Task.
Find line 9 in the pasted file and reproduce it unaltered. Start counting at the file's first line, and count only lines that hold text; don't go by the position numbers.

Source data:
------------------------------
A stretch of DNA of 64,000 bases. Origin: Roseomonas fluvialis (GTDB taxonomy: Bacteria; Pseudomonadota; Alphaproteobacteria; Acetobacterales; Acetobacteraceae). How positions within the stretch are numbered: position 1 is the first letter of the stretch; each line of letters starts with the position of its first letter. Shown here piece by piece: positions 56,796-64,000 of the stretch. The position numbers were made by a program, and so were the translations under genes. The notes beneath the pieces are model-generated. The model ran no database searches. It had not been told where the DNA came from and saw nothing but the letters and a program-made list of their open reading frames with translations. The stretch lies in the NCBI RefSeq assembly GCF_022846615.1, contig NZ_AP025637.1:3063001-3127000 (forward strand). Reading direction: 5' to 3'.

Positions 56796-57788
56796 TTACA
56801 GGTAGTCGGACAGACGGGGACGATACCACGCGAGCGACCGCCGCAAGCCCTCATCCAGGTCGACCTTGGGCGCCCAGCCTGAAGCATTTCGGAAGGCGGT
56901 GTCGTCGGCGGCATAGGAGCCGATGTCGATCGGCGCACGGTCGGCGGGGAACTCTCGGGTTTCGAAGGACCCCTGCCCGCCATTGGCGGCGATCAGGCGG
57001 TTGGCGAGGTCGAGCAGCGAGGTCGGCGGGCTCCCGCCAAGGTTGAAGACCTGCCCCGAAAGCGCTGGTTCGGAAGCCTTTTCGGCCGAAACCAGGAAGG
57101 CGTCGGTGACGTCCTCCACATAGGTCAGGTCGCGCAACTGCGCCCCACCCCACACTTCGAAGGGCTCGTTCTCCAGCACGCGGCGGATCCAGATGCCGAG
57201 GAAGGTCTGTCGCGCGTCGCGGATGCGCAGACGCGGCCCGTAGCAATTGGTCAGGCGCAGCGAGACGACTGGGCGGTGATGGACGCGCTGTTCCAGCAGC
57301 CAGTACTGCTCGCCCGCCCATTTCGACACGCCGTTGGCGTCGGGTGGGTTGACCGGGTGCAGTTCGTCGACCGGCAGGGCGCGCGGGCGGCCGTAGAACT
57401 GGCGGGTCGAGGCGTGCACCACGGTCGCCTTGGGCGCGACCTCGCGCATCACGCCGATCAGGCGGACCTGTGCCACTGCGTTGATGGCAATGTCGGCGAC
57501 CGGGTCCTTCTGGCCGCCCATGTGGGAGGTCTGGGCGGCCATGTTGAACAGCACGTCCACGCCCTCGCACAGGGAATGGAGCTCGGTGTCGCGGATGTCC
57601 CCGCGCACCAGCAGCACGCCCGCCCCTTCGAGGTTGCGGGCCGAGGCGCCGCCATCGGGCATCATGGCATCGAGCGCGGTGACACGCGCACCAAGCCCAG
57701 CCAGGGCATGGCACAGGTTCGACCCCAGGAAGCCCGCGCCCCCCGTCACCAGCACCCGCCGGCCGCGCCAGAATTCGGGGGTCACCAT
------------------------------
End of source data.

57301 CAGTACTGCTCGCCCGCCCATTTCGACACGCCGTTGGCGTCGGGTGGGTTGACCGGGTGCAGTTCGTCGACCGGCAGGGCGCGCGGGCGGCCGTAGAACT